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26 | On the Transmission of the Sanskritic Culture in the Colonial Period: Philology and Print in South Asia

The panel aims to explore the transmission of texts of the Sanskritic culture in colonial South Asia by looking, in particular, at the publishers’ entrepreneurship and the philological activity (namely editorial and interpretative practices) concerning Sanskrit texts.


· Cristina Pecchia Oeaw (Wien, Austria)


· 07/27 | 11:00-12:30 UTC+2/CEST
· 07/27 | 13:30-15:00 UTC+2/CEST

Long Abstract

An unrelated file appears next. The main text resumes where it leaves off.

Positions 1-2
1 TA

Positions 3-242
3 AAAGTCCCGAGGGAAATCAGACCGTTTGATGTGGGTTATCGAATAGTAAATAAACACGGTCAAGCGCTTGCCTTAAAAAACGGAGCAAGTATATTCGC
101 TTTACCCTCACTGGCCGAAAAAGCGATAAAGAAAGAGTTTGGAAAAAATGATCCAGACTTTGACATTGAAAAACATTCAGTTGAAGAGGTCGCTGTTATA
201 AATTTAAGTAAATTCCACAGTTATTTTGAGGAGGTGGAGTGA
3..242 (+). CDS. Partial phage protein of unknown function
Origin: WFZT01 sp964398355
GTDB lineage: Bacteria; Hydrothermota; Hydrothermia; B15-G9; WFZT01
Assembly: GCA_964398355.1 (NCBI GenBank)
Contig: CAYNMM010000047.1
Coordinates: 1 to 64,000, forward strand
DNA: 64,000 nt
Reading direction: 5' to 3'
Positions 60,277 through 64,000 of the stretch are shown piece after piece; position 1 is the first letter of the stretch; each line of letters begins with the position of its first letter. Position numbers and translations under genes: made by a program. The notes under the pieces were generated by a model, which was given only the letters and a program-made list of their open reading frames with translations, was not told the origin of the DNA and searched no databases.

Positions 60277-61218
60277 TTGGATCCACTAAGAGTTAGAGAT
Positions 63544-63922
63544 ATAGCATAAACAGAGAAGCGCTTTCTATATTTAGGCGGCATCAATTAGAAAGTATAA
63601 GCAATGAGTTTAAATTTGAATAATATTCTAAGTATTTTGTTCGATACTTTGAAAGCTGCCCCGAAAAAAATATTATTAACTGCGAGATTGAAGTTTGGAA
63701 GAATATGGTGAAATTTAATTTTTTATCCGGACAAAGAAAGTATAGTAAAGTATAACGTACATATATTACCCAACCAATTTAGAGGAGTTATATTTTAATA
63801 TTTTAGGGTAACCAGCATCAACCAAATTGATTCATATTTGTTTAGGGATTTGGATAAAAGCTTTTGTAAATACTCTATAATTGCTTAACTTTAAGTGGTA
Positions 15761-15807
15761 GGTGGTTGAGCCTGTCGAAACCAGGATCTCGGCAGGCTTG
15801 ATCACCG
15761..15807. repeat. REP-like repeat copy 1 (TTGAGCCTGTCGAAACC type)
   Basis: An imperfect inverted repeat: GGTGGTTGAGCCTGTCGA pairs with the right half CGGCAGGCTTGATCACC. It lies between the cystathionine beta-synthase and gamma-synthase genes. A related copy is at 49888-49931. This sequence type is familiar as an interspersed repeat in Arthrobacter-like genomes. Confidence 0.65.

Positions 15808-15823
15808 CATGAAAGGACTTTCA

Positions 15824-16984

Sanskrit literature preserved in manuscript (and oral) form was first printed in South Asia during the colonial period, when print technology was massively adopted in South Asia. The reproduction of Sanskrit works in print was the result of printer-publishers’ entrepreneurship and of an intense philological activity, based on editorial and interpretative practices. The contours of both dimensions, namely publishing production and philology, are still quite nebulous. Valuable information can be gathered through an investigation of printed books, catalogues, library registers etc., and a comparison between the texts or textual corpora in manuscripts and printed books. The papers of the panel On the transmission of the Sanskritic culture in the colonial period: Philology and print in South Asia will look at interpretative and editorial practices applied to Sanskrit texts, and explore publishing projects of printer-publishers. Furthermore, they will reflect on the impact and consequences that philological practices and publishers’ entrepreneurship exerted on the transmission and diffusion of Sanskrit literature and, through it, of indigenous knowledge systems such as (but not limited to) philosophy, Yoga, or Ayurveda. Crossing disciplinary boundaries is a necessity as well as a challenge in this kind of investigation, since we need to explore how the Sanskritic culture extends into the colonial period. Also, we need to consider aspects of the social and cultural history of manuscripts and printed books, and their complex interplay in 19th and 20th century South Asia.